Prevalence

Smoking prevalence among Aboriginal and Torres Strait Islander people has historically been high due to the lasting effects of colonisation and targeted tobacco industry marketing [42338]. However, initiatives such as the Tackling Indigenous Smoking program are helping to reduce smoking prevalence among Aboriginal and Torres Strait Islander people.

Information from recent surveys indicates that:

  • there is a strong downward trend in smoking prevalence among Aboriginal and Torres Strait Islander people [39231]
  • the proportion of young Aboriginal and Torres Strait Islander people (18-24 years) who smoke has decreased, which will lead to improved health outcomes over time
  • a similar proportion of Aboriginal and Torres Strait Islander men and women smoke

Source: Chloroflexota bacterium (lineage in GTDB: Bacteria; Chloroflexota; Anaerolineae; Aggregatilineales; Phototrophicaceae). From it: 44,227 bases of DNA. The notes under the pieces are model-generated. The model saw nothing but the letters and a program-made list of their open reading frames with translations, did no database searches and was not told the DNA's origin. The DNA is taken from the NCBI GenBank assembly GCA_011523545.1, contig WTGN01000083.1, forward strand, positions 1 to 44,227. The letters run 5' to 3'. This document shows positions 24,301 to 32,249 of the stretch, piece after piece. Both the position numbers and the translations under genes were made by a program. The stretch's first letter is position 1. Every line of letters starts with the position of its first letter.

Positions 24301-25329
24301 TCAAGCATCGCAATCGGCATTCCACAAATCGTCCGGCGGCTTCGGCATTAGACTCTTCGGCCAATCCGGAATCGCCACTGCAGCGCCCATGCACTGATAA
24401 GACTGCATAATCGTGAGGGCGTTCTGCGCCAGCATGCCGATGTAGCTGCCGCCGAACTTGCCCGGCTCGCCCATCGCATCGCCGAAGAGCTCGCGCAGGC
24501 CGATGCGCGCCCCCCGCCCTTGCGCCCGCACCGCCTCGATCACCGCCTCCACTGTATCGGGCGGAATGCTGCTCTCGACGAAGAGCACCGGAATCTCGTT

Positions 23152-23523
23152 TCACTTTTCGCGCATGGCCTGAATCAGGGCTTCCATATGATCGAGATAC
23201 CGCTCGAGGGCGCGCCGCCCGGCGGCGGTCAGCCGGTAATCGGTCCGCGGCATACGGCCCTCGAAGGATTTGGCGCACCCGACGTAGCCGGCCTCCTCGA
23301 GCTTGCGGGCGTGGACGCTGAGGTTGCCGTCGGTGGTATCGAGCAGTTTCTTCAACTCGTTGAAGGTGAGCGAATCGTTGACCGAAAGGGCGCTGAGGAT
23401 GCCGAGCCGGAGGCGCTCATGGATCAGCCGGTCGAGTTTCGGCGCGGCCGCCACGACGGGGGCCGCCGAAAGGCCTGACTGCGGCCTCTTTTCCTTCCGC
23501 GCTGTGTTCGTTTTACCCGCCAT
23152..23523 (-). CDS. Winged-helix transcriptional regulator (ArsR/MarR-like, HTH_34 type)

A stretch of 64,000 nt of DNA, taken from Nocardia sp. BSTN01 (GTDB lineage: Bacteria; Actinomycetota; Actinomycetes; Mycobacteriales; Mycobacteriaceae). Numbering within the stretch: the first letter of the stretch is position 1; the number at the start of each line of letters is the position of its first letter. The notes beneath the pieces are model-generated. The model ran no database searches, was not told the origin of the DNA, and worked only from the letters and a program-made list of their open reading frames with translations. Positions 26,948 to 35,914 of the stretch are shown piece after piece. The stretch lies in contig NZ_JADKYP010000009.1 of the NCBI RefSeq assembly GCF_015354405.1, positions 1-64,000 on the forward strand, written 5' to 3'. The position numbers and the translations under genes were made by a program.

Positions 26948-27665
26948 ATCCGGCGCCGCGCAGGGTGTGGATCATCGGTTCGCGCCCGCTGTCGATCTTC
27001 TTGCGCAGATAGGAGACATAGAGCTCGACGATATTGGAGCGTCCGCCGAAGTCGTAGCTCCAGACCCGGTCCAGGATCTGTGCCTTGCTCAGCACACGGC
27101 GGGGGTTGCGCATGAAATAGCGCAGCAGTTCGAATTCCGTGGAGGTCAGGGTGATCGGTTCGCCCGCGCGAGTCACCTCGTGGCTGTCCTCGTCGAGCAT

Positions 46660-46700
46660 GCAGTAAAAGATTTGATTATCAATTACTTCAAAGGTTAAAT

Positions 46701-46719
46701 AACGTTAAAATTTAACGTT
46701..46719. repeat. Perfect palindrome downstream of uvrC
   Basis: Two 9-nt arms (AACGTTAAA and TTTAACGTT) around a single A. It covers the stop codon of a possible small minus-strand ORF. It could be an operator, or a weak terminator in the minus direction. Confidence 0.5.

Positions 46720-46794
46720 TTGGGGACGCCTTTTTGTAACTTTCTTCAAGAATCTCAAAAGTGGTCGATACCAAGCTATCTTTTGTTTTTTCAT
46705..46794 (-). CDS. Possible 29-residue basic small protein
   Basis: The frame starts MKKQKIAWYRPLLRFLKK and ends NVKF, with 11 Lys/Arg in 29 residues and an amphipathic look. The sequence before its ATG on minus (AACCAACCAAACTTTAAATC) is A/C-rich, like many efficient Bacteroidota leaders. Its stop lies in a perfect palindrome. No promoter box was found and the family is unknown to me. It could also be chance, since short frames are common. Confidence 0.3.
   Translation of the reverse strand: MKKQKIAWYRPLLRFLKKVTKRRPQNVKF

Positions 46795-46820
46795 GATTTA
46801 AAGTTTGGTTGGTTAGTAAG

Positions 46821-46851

• the proportion of Aboriginal and Torres Strait Islander people living in rural and remote areas who smoke is higher than for those living in urban areas
  • the proportion of Aboriginal and Torres Strait Islander secondary school students who smoke has continued to decrease and the proportion of those who have never smoked has increased significantly [40944].

For a summary of statistical information updated yearly on tobacco use among Aboriginal and Torres Strait Islander people, see also our latest Overview of Aboriginal and Torres Strait Islander health status.

References

Key resources

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Artwork

Panarringkarra by Jukuja Dolly Snell

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